And That Happened: Thursday’s scores and highlights

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Rangers 10, Tigers 4: So much for pitching porn. Darvish wasn’t exactly sharp early but he ultimately settled down. Meanwhile, who put the benzedrine in Mr. Verlander’s Ovaltine? He was a hot mess. And I do mean hot. He was lighting up the radar gun in the early innings but was overthrowing and seemed to have no idea where the ball was going. Just a mechanical disaster, really, unlike I’ve ever remembered seeing him. Darvish ended up going eight innings and improving to 7-1.

Mariners 3, Yankees 2: Andy Pettitte left with a muscle injury. Andy Pettitte is 40. So basically, this is his life now (warning: a bit of bad language, but if you’re 40, you NEED to hear this because it’s 100% true).

Mets 5, Cardinals 2: The Mets end a six-game skid behind five hits from Daniel Murphy and David Wright. From the AP gamer about Jon Niese:

Terry Collins thought it was no coincidence the lefty rediscovered his groove in shirt-sleeve weather and paved the way for the New York Mets’ slump-buster.

That word he used: I do not think it means what he thinks it means.

Pirates 7, Brewers 1: Travis Snider hit a 458 homer that ended up in the Allegheny River. Snider went 3 for 5 with three RBI and the Pirates won their sixth of seven.

Red Sox 4, Rays 3: Down 3-1 in the ninth, the Red Sox loaded the bases off Fernando Rodney and Will Middlebrooks cleared them with a double. Just bananas. Oh, sorry Fernando, not bananas at all. Rodney has already blown three saves this year. He only blew two last year.

Reds 5, Marlins 3: [Craig press three keys and his “The ____ sweep the Marlins” macro is activated]. This one was competitive at least, as Mat Latos ran out of gas in the ninth and Aroldis Chapman couldn’t close the deal either, sending it to extras. Brandon Phillips, who had homered earlier, hit a sac fly for the go-ahead run in the 10th.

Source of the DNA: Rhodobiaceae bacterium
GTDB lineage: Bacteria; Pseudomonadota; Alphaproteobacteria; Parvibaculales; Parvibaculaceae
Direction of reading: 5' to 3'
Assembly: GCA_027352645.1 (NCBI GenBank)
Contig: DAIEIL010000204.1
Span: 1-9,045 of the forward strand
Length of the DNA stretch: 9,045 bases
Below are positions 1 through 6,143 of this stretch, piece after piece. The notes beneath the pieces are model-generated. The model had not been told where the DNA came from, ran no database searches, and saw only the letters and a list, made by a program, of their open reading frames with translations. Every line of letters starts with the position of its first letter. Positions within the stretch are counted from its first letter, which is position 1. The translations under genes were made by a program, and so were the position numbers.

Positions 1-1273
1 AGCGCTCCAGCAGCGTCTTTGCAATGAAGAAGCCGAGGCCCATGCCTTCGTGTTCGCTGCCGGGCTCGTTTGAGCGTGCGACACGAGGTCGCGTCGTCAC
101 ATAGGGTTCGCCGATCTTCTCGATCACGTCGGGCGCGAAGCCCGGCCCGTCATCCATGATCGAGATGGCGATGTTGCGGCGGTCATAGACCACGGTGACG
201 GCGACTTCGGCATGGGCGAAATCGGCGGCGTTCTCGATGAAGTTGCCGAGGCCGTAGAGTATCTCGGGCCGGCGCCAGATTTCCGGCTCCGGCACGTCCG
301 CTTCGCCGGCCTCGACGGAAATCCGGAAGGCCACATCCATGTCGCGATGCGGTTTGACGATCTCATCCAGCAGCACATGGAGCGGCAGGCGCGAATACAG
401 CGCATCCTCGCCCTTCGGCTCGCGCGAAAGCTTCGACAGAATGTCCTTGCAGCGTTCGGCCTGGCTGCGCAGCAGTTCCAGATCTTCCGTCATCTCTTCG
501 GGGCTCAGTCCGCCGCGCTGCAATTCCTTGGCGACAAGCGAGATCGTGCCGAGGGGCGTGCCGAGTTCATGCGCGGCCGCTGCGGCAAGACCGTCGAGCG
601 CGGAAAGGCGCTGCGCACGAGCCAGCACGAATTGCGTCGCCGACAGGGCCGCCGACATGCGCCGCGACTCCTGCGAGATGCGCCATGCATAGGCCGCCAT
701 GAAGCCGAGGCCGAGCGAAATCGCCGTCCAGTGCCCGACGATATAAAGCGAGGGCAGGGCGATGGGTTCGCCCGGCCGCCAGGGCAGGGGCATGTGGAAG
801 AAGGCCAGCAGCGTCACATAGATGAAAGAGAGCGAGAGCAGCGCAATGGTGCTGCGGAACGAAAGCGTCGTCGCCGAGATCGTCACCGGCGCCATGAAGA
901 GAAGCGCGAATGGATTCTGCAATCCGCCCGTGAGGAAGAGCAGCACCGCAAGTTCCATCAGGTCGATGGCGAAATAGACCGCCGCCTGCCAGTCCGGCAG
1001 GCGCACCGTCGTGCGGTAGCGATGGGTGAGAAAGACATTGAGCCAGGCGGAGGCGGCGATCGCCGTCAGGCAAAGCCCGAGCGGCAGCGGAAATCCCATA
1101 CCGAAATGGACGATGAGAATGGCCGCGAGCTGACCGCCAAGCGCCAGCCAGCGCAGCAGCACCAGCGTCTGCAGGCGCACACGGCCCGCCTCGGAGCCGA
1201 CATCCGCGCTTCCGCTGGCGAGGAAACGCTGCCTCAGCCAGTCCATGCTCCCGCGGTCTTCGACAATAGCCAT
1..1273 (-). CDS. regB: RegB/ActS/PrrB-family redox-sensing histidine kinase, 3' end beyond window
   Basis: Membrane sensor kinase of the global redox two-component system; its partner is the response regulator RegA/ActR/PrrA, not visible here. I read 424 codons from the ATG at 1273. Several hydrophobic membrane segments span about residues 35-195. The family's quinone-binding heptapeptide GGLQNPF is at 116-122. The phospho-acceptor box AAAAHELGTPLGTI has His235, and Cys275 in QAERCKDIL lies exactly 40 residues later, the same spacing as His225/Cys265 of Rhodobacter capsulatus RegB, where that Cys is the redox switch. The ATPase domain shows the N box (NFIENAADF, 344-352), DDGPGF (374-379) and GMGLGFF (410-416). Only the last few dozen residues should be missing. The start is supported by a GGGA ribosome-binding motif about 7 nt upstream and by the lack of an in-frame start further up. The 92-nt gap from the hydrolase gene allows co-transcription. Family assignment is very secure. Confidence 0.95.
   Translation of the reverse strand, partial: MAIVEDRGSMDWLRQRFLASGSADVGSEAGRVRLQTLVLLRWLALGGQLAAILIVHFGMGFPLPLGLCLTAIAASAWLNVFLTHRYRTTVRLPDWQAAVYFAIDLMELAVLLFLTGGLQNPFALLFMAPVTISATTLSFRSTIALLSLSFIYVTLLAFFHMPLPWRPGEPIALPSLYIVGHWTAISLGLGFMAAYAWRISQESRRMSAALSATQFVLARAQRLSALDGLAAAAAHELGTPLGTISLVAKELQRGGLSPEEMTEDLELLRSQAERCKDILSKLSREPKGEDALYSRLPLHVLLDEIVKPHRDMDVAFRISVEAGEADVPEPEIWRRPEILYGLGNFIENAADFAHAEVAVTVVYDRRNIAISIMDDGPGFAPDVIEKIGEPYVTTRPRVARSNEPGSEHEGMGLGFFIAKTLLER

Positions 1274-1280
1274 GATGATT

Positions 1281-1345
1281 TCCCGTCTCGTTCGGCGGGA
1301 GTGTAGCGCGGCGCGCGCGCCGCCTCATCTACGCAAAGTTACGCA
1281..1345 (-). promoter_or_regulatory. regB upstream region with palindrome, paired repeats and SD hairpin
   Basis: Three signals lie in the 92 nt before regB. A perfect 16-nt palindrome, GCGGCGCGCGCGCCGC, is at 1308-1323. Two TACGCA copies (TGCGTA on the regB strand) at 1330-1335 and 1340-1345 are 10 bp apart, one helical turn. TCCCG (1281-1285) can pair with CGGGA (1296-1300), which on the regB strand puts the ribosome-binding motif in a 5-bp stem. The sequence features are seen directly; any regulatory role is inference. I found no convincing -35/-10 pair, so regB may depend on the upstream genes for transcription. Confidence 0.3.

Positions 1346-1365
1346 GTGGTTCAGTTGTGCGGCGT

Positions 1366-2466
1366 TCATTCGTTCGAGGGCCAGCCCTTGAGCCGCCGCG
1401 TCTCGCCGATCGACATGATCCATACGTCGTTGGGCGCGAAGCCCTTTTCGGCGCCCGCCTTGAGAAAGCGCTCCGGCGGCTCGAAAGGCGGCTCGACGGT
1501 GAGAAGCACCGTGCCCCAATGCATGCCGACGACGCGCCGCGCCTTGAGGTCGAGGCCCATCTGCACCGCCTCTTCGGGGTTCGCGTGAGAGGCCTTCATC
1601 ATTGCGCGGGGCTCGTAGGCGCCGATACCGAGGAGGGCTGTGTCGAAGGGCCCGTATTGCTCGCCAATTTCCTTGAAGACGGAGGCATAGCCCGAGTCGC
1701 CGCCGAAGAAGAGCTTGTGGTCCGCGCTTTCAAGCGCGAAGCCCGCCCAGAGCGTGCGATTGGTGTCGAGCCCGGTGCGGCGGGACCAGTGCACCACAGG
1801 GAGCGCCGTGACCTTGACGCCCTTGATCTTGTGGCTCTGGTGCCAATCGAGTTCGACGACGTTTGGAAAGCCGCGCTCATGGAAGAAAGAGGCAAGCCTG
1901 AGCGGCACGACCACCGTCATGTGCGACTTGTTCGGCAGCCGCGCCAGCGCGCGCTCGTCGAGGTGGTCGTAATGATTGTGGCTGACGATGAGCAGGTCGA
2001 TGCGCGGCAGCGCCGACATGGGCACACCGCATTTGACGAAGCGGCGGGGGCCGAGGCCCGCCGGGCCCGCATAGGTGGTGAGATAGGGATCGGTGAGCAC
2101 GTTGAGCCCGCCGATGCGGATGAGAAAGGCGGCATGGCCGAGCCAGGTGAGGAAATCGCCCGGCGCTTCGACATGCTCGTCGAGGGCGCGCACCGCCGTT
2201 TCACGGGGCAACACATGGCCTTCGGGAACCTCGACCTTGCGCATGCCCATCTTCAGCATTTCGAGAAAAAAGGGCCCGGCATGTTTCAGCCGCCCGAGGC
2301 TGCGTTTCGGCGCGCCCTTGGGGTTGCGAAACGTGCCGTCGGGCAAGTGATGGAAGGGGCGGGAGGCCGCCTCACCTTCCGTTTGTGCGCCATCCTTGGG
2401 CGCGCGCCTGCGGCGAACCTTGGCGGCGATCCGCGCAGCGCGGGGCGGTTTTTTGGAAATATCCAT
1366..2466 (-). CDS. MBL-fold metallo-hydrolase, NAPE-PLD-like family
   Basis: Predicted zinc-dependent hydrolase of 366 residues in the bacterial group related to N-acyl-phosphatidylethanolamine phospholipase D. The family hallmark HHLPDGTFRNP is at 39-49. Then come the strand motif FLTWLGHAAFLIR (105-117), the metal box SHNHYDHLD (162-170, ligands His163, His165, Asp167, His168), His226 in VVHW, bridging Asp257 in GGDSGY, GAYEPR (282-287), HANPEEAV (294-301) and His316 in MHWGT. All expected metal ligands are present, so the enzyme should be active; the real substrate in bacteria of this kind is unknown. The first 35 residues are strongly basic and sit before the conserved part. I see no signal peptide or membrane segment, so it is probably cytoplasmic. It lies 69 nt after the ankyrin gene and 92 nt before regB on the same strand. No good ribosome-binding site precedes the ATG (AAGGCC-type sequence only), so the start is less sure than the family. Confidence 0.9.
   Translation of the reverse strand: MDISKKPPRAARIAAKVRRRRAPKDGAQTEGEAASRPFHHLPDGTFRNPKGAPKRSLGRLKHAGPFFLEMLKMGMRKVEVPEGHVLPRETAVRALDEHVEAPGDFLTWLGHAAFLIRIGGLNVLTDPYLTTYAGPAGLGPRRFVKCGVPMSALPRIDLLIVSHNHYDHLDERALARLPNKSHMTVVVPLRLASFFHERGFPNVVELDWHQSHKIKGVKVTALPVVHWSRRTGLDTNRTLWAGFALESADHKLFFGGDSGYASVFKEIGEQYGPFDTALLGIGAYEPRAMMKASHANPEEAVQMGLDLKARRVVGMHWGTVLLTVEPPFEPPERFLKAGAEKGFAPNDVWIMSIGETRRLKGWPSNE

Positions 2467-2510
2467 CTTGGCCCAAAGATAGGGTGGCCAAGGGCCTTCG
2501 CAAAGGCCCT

Giants 8, Rockies 6: Down 6-0 early, the Giants put up five in the fourth and three in the sixth. I didn’t see the broadcast, but I’m gonna assume the announcers said “no lead is safe in Coors Field” approximately five times. San Francisco has beaten Colorado ten straight times.

White Sox 5, Angels 4: Yet another rally on a night that seemed to have many of them. The Sox were down two in the eighth when they scored three. The go-ahead run came on a bases-loaded walk to Jeff Keppinger, who had not walked in over 140 plate appearances so far this year.

Nationals 6, Padres 2: Stephen Strasburg pitched eight innings allowing only one earned run. Bryce Harper shook off his ailments from the fence collision in L.A. and hit a 432 foot homer in the seventh.

Mariners claim Kaleb Cowart off waivers from Angels

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The Mariners announced that the club claimed Kaleb Cowart off waivers from the Angels. Interestingly, the Mariners list Cowart as both an outfielder and a right-handed pitcher. Cowart has never pitched professionally, but the Mariners will try him as a two-way player next season, Ryan Divish of the Seattle Times reports. Cowart was a highly regarded pitcher in high school.

Cowart, 26, has played all over the field, spending most of his time at third base and second base, but also logging a handful of innings at first base, shortstop, and left field.  He hasn’t hit much at all, owning a career .177/.241/.293 triple-slash line across 380 plate appearances in the big leagues. It makes sense to try another angle.

Shohei Ohtani, of course, is helping to popularize the rebirth of the two-way player. In his first year in the majors after having played in Japan for five years, Ohtani won the AL Rookie of the Year Award by posting a .925 OPS in 367 plate appearances along with a 3.31 ERA over 10 starts. Don’t expect Cowart to hit those lofty numbers, but additional versatility could prolong his life in the majors.